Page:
The things we leave behind — buildings, people, experiences — rarely disappear altogether. When we look back, we find ruins. Remnants. Echoes. A run-down building; a mannerism you’ve inherited from a person no longer in your life.
This week, create a post about something you’ve left behind. What is your existence like without it? What is its existence like without you?
This morning browsing my reader, I came across a writing prompt over at the Mad Chronicler. I’m such a sucker for prompts, so I spent some time this morning working on a piece of short fiction. I would love to see what else comes from this prompt, so if you take up the challenge, please do leave me a link!
Peace guys. ❤
It had begun to snow. Even in the night sky the rolling grey clouds that brought the heavy flakes were clearly visible. In less than an hour, there would be a fine layer of muting white across the town, and if he was quick there would be no disturbing that quiet perfection till morning, long past the Dark Hour.
Leaning slightly out of the alleyway, Clement looked across the street and up, to the third floor window he’d been watching since shortly after dusk. Almost every window in the house had been lit when the sun had gone down, and he’d kept sentry, watching as each one dimmed the later the hour became, until only the one was left. The soft candlelight glow had been steady for the past two hours, and through the light curtains he had seen glimpses of the inside: a man standing at the window and tucking his shirt back into his pants, leaning down and staying there for several minutes, as if studying something on a desk.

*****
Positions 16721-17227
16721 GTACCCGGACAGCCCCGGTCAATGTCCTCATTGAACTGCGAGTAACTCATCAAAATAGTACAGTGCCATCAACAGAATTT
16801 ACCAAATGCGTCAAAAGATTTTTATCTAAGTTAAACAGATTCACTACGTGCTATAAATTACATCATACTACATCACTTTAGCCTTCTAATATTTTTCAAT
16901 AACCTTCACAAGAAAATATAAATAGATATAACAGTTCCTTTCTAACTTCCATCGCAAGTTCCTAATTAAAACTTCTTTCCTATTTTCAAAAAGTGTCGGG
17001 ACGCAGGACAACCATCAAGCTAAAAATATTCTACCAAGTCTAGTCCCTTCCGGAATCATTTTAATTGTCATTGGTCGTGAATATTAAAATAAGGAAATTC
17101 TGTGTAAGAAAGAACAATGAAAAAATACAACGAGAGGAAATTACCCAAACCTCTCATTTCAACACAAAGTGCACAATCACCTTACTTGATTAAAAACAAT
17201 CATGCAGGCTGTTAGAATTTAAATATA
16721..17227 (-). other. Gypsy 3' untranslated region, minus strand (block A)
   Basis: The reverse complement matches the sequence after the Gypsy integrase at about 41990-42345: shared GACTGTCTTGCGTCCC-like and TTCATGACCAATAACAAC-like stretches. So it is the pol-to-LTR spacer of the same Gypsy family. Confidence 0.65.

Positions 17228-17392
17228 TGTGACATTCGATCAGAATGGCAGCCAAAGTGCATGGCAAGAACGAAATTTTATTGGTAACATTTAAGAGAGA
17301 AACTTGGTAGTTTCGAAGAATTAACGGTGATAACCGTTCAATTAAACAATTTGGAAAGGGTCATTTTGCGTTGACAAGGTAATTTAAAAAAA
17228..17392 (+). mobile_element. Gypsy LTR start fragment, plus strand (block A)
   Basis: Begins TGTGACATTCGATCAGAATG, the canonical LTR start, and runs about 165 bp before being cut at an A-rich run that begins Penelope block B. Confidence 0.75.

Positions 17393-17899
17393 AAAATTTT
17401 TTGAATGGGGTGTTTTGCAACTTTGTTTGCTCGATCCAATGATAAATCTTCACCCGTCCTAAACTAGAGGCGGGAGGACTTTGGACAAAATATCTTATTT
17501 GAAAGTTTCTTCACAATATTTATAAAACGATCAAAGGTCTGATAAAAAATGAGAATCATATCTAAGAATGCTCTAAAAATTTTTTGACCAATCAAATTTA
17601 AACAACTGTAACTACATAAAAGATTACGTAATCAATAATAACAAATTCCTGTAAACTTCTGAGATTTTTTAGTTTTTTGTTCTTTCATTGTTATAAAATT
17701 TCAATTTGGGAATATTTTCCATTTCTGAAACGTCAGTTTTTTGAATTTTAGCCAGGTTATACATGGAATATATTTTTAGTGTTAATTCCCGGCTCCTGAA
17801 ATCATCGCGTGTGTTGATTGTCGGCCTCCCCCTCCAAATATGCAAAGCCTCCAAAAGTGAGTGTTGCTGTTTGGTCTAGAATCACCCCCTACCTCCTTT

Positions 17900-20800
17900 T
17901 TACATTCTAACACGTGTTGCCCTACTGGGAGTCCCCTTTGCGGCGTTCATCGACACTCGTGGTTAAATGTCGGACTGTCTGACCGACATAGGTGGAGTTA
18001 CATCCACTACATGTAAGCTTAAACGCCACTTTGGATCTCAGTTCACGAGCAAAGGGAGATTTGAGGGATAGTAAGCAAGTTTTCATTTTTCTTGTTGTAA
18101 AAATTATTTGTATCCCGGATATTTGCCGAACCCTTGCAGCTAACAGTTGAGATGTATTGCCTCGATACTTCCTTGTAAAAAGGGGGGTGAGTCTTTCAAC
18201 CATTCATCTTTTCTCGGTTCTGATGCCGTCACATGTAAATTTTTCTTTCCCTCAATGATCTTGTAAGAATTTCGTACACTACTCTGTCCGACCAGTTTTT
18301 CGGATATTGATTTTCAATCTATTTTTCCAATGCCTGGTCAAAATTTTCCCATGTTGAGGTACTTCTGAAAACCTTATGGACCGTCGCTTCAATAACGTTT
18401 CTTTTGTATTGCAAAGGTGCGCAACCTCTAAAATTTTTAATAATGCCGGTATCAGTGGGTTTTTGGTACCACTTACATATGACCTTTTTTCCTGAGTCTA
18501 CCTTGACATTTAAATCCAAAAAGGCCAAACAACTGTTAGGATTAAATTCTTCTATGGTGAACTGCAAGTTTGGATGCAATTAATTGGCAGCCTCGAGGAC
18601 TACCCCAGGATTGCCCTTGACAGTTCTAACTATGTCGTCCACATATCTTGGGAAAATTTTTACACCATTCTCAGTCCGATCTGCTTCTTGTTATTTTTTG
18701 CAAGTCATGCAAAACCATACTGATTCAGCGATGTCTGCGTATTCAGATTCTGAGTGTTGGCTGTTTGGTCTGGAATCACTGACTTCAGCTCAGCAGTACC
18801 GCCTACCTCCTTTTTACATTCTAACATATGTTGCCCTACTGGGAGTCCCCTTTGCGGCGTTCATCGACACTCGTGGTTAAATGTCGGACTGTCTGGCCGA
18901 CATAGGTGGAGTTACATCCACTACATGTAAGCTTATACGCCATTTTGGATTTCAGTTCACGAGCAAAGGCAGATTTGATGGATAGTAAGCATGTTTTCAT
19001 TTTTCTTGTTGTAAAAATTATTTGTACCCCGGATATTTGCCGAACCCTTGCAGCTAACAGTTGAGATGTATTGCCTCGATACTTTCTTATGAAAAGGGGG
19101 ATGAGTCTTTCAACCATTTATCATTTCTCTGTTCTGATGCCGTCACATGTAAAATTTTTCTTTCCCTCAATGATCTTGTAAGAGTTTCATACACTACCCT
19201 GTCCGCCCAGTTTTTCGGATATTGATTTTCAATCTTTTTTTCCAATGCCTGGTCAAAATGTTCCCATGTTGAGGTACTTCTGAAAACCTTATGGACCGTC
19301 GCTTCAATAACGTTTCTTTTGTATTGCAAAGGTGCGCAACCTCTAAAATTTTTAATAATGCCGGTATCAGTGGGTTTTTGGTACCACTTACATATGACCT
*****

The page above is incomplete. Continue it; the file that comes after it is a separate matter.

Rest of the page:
So a couple of days ago as I was perusing my WP Reader I came across a brilliant post from Fantasy in Motion – the 3 minute story challenge! Writing on a deadline or a word limit is an excellent way to test both your stamina and your creativity. I’m a fan of these fly by the seat of your pants challenges because you never know where they might go. Characters develop, plots unfold, and oftentimes, you have a full-blown short on your hands in addition to your microfiction introduction. For today, we’re upping the time limit to 5 minutes to allow for a little more breathing room, and I’m changing the rules up a little bit.